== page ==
The solution uses the Xapity PowerShell and Xapity Notification Activities, but could be configured to use Orchestrator (with slight modification to the script) and email subscriptions.

User and Requestor

The User in this example is the person that requires their password reset.

The Requestor is the person who is submitting the Password Request.


Requestor Email Notification

Both the Requestor and the User will recieve email notifications about the password reset. Optionally you could include the Help Desk or Security Team as well.

The Requestor will get an email with the randomly generated password. This is a one time password that needs to be changed by the user when they first log on. The length of time it takes for the email to appear will depend on your environment - how long will depend on how fast activities run on the service request.

The email has been sent using a Xapity Notification Activity, with a standard Email Notification Template. A subscription could have been used instead of the Notification Activity, but the Notification Activity works in the context of the Service Request and does not need a trigger point.

The PowerShell code for the random password and phonetic characters comes from Simon Wahlin and can be found at these locations:

The function to convert the password into Phonetic letters I thought was pretty cool, so I incorporated it into the requester email below (it is stored on the description field of the SR).


User Email Notification

The User will also get an email informing them that their password has been reset.


Request Offering SR Template

The Service Request template used by the request offering has the Title, Urgency, Priority and Source set. The description field will be used to store the Password details and this makes it easier for the Requestor email notification.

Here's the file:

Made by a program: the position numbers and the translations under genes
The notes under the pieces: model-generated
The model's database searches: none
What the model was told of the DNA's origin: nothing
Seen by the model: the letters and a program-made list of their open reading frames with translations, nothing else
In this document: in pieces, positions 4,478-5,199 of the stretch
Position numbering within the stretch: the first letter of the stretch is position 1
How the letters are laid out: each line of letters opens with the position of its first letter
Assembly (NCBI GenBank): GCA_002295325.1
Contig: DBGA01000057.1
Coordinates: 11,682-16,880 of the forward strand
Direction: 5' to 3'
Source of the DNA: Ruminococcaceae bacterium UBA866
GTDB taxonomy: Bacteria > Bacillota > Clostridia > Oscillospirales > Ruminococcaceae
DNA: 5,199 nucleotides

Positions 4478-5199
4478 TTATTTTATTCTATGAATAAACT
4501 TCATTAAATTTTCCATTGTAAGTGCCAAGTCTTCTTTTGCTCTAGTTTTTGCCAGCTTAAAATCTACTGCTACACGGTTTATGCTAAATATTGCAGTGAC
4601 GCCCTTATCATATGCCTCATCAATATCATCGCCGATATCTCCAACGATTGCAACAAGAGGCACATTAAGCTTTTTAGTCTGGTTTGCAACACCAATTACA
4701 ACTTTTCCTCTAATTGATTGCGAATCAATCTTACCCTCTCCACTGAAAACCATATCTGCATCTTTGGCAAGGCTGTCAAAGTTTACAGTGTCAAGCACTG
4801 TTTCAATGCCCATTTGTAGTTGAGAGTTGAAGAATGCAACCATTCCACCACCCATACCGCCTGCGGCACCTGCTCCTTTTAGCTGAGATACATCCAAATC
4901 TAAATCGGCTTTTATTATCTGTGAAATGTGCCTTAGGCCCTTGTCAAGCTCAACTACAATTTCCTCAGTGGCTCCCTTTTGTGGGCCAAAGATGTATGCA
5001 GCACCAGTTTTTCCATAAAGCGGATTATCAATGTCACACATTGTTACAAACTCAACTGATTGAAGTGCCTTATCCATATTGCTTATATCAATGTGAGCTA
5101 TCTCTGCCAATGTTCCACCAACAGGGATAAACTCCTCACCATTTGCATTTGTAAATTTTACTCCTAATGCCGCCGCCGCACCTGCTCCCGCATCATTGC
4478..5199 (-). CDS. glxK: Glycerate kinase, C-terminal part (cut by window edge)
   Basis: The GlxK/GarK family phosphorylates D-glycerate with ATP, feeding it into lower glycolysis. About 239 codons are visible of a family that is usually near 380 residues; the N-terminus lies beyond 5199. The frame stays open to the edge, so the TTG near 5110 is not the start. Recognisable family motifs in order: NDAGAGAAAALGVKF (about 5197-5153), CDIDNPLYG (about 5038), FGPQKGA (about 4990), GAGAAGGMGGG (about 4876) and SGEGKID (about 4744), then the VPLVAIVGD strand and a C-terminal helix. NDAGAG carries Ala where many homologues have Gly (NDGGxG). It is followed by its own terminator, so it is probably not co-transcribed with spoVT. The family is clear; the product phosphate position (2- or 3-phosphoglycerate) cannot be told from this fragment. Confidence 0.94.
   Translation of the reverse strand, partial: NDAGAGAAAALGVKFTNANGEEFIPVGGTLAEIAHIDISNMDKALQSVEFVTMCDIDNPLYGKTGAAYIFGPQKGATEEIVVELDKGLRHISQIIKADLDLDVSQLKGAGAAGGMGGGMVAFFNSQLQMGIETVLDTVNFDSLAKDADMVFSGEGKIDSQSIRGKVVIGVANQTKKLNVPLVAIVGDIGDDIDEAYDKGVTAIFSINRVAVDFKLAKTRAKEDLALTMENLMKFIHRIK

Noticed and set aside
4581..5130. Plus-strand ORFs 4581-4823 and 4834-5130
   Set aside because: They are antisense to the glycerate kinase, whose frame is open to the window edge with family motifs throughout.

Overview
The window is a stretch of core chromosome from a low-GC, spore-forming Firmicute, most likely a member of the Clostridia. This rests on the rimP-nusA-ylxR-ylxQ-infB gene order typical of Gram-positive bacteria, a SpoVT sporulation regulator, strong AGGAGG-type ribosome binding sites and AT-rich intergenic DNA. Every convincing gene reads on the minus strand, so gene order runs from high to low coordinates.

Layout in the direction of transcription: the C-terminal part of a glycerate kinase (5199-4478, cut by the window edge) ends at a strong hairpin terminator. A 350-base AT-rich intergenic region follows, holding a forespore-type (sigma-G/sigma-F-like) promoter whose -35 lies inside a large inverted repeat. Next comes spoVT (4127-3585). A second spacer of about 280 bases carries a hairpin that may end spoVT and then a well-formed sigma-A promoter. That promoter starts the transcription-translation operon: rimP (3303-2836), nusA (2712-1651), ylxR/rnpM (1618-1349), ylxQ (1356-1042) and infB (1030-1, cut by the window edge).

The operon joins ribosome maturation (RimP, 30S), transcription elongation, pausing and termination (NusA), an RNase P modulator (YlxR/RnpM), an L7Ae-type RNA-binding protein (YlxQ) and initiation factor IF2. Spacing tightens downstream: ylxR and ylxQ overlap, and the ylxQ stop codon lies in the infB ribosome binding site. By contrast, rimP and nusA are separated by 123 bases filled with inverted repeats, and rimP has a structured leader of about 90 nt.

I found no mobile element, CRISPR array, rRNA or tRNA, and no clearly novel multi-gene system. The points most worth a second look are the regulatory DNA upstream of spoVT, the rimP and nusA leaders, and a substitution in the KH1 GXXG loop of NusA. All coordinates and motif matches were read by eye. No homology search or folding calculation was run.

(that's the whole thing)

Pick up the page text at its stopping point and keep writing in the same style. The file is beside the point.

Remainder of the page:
The real work is being done in the activities workflow. Because we have the Xapity PowerShell Activity there is no need to go out to Orchestrator (although that would also work as well).

We then have two Xapity Notification Activities to send out the Requestor and User emails.


PowerShell Activity

The PowerShell Activity calls the PowerShell script that is outlined below. It is the first activity in the workflow and it does all the work.

The PowerSjhell Script will:

  • Changes the Affected user

  • Generates and resets the Password

  • Updates the SR Title and Description


Notification Activities

There are two Xapity Notification Activities that are based on the Service Request and send out the email notifications to the Requestor and to the User.

When the User Notification activity runs the Affected User will be the User (rather than the Requestor), as the PowerShell script changed this.The recipient is the Affected User.

On the Requestor Notification Activity we can use the Created By user as the recipient as this does not change.


The actual templates can have whatever information that you think is appropriate. The PowerShell code places the password in the description field of the SR and this is used in the Requestor email. The User email does not have much detail - the ID, Title and Created By user to tell them who submitted the Password Reset request.

PowerShell Script Details

Download the PowerShell script.

The paragraphs below explain the main points of the script.

Portal - Log on Behalf of

The out of the box Portal does not have log on behalf of option, so the affected user will be the Requestor. This is not how we want it, so we will change the affected user to be the selected User and add the Requestor in as a related CI. See the previous post PowerShell for SCSM: Portal Requests on Behalf of Another User for more detail.